“Somewhere in Nova Scotia” some less-than-exemplary logging practices 13May2021

At least from an ecological perspective they are… ‘Comment from Forest Nova Scotia and Nova Scotia Lands and Forestry invited.

Log pile view from intact forest. Note moss, seedling, shrub and herb ground cover. Below-ground there would be a  mycorrhizal (fungal) network connecting the various plants.

Will the smaller logs be burnt? Will the site be limed afterwards to compensate for loss of a critical nutrient (calcium)?

Feller-Buncher at work.

Deep ruts; ground cover obliterated; mycorrhizal network decays.

Forwarder piling logs

One spruce left standing, for now anyway

This huge machine can grab a tree and cut it with its chain saw in seconds, apparently  with little care for the ground vegetation  and mycorrhizal networks around it

Will forest regrow here? Is it Deforestation? If it regrows, will the regrowth be slower and  capture less carbon than over the previous rotation?

At one time, and when we had far less scientific understand of forests, most logging was conducted when the ground is frozen; not today. Why? How can we call this “sustainable”?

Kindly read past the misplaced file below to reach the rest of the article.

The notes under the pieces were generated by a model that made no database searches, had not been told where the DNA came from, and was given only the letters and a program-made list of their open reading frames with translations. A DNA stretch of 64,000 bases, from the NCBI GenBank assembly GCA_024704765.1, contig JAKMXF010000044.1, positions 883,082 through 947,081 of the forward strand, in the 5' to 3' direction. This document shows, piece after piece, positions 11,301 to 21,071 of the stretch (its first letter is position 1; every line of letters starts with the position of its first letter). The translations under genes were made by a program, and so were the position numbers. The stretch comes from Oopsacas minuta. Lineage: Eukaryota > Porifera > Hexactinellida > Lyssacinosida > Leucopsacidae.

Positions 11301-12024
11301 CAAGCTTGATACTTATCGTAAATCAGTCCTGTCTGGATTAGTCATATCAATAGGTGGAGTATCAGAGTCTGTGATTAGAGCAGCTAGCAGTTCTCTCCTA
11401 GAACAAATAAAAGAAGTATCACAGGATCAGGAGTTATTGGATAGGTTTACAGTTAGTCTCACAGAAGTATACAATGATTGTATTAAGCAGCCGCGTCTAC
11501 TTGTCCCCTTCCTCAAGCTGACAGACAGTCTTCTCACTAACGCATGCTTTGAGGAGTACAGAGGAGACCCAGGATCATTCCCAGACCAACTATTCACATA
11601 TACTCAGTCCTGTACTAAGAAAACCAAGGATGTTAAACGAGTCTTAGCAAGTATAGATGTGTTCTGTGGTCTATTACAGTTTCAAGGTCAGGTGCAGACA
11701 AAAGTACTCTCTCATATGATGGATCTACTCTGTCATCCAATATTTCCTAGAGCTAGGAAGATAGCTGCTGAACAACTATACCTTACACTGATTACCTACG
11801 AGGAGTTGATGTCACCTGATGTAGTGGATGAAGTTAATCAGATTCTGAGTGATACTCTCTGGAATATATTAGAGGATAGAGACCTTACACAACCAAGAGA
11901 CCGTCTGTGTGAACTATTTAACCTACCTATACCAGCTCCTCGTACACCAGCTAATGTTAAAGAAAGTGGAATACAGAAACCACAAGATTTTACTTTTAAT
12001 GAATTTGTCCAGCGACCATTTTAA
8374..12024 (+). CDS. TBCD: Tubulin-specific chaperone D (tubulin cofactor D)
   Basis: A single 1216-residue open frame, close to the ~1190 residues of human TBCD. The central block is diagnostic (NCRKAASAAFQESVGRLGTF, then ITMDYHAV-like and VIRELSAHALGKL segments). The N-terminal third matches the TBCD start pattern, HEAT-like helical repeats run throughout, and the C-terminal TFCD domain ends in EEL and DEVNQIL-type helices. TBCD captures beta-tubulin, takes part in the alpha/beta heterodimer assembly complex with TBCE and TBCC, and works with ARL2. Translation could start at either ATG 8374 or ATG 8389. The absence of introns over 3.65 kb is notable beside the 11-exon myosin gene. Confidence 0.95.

Collateral damage on the Woods Road.

‘ Have to wonder, was this road built under the ForestNS/L&F program?

Big logs are 3.5 hand spans across – 40+ cm. Will this forest see another 80 or so years before it is harvested so the big trees are replaces, or be harvested on a shorter rotation with 10-12″ logs the max?

And on into the interior…

The sad part: one can see a lot of this on the Nova Scotia landscape, and a lot worse, even on Crown lands.

Can’t we do better than this in 2021? ‘Comment from Forest Nova Scotia and Nova Scotia Lands and Forestry invited & welcomed.

“The hand falling, horse logging, and river drives left the forests capable of vibrant, renewed life. Clearly much had changed from what I knew [as a child growing up] to what my industry and I were doing now.” – Suzanne Simmard in Finding the Mother Tree

shopify analytics ecommerce

This entry was posted in Acadian Forest, clearcuts. Bookmark the permalink.